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    • Two years away: Update on golf in Olympics

    • Construction on the Olympic course in Rio has been put on an accelerated path. (Richard Heathcote/Getty Images)Construction on the Olympic course in Rio has been put on an accelerated path. (Richard Heathcote/Getty Images)

    Two years from now, on Aug. 5, 2016, the Summer Olympics will begin in Rio de Janeiro. Consequently, that means two years from now, golf will finally return to the Olympics after a 112-year absence, with separate 60-player events held for men and women.

    It also means that the organizers in Rio, along with golf course designer Gil Hanse, have two years to complete the Olympic course at Venue Reserva de Marapendi after battling unforseen delays.

    Construction on the course has been on an accelerated path in recent months.

    Ty Votaw, vice president of the International Golf Federation, said two weeks ago prior to The Open Championship at Royal Liverpool that sodding has begun and the development is moving into a "grow-in phase." The plan is to sod nine holes and sprig the remaining nine, with the potential for sodding those, as well.

    Toward that end, the irrigation system has been fully installed on seven holes and partially installed on five more. If all goes as planned, the course will be grassed in by the end of October, which would allow two complete growing seasons prior to the 2016 Olympic Games.

    "While it's taken us much longer for us to get to this point in time than we would have anticipated or would have liked and there have been frustration along the way, ultimately we're now at a place where we think over the past several months there's been significant progress made," Votaw said.

    At the same time, Votaw cautioned, the developer holds the keys to the continued success of the project. The company must continue to devote equipment, manpower and other resources to keep the construction of the Hanse design on schedule.

    "The IGF's role, all along, has been that of simply approving the venue for our competition," Votaw said. "We don't exert an enormous amount of control, any amount of control, only influence, in making sure that the delivery of the venue is one that meets the standards of our sport and of a competition at this level with the athletes involved.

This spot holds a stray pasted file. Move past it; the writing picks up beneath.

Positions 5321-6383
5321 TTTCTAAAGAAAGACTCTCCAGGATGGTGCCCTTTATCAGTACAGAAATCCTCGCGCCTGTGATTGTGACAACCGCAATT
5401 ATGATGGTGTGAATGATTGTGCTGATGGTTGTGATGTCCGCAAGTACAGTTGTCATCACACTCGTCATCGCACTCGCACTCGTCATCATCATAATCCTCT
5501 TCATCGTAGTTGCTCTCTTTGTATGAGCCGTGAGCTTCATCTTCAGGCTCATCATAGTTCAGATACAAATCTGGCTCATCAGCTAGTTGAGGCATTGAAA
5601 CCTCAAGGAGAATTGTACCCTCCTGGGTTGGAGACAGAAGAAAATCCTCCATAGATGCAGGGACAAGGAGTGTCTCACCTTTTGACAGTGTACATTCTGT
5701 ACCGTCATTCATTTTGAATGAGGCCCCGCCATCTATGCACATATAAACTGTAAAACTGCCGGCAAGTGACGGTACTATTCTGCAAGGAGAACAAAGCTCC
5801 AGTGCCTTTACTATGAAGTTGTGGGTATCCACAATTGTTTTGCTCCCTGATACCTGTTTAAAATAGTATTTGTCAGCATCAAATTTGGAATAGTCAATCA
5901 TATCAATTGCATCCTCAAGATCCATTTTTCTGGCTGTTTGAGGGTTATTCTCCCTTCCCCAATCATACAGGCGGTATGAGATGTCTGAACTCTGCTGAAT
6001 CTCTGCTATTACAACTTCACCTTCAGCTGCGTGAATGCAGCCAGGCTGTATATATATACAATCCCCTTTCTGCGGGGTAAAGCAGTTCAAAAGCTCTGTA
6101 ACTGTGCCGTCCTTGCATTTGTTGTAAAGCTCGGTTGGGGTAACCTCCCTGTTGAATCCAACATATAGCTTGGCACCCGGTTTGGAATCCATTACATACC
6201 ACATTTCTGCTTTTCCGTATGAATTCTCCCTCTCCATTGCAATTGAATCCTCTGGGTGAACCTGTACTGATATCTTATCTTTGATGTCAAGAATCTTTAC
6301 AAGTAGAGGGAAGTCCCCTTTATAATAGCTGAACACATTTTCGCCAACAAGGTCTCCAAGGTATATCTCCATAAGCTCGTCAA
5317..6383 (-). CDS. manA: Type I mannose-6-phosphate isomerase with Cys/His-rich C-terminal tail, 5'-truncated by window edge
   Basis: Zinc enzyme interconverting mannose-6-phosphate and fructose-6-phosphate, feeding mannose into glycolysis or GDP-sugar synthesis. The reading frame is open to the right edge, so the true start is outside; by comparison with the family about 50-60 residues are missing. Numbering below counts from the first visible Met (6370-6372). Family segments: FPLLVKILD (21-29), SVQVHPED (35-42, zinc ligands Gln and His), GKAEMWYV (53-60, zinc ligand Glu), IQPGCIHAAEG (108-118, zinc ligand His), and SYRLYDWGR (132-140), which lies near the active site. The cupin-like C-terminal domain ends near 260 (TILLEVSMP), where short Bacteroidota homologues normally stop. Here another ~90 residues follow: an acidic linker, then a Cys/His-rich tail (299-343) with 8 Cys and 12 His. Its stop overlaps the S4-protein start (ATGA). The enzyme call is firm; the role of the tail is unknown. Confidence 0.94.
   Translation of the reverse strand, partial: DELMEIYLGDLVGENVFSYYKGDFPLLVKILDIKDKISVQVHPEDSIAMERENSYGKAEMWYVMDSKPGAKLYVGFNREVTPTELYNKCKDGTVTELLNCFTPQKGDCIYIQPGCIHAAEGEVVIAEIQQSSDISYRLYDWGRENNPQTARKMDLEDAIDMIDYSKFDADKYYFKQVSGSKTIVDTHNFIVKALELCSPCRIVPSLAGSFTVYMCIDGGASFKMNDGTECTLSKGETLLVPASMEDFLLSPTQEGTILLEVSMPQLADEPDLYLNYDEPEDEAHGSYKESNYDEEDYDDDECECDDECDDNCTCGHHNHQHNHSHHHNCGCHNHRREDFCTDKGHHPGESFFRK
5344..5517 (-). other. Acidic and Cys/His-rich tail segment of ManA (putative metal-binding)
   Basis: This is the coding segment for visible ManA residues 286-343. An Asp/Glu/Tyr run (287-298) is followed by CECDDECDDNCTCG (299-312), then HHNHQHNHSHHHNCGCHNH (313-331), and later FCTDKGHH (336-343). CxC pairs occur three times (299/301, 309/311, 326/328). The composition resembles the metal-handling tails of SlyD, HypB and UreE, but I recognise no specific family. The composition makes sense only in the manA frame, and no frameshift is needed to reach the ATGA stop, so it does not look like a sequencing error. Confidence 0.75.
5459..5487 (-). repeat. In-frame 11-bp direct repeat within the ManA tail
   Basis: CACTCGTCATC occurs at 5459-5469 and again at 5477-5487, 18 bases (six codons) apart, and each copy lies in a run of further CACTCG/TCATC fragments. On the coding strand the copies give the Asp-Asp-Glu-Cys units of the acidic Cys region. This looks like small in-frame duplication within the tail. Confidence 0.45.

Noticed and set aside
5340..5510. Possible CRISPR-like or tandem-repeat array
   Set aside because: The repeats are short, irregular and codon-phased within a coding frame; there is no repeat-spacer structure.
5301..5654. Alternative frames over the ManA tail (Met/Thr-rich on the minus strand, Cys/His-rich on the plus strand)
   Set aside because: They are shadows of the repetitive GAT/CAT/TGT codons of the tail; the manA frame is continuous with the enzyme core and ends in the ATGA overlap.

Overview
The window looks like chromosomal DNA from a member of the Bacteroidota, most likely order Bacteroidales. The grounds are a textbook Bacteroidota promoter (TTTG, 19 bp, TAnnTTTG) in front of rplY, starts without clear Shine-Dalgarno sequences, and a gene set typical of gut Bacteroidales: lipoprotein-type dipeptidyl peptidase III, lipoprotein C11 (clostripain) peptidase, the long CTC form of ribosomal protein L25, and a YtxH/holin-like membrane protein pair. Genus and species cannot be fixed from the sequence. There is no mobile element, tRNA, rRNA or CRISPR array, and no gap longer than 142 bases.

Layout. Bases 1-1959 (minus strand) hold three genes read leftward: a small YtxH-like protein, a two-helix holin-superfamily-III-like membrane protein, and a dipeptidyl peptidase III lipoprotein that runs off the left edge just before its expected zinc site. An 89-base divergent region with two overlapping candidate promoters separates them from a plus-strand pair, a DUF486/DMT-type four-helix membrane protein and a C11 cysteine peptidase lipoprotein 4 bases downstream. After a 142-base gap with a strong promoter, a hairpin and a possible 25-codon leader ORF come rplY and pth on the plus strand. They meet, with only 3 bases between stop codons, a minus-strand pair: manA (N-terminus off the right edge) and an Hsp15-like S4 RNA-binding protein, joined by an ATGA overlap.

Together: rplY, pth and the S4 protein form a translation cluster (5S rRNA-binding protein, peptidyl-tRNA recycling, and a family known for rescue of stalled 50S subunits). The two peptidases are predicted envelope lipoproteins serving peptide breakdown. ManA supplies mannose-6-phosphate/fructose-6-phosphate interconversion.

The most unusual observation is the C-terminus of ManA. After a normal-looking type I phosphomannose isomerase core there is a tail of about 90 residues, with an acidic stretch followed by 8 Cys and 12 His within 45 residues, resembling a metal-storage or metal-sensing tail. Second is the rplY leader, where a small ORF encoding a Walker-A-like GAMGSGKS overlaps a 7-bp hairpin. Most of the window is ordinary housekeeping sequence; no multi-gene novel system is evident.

"As I said, we're encouraged with the progress to date."

    Golf and the 2016 Olympics
    • Golf and the 2016 Olympics

    Several of the holes on the front nine have been completed, according to Votaw, and final shaping of the fairways, greens, tees and bunkers is on-going. Hanse returned to Brazil recently and was expected to finalize six more greens.

    "From all accounts, from everyone who has seen the routing, the design, the rough shaping and the piece of land we have to work with, those who have seen it and those who know what they're talking about feel this golf course has the potential to be very special, perhaps one of, if not the most, iconic venues of the 2016 Games," Votaw said.

    "But again that potential can only be realized if the resources, manpower, equipment and attention to detail that's necessary are brought to the project every day from this point forward by Rio 2016, and the landowner/developer."

    Votaw said that a test event, involving either professionals or elite amateurs, would be held prior to the 2016 Games. Such an event would allow officials not only to evaluate the course but to test the scoring system, transportation routes and other logistics.

    A contingency plan is in effect should the course not be completed in time for the Games. At the same time, though, Votaw said there has been "exponential growth" in the construction acitivities since a March meeting with the stakeholders, and he feels meeting the schedule is achievable.

    "All I can say is that progress has been doing that recently," Votaw said, gesturing upwards with both hands. "It's much faster now per month than it was a year ago, and it's accelerating. But there's no complacency there, it's tight."  

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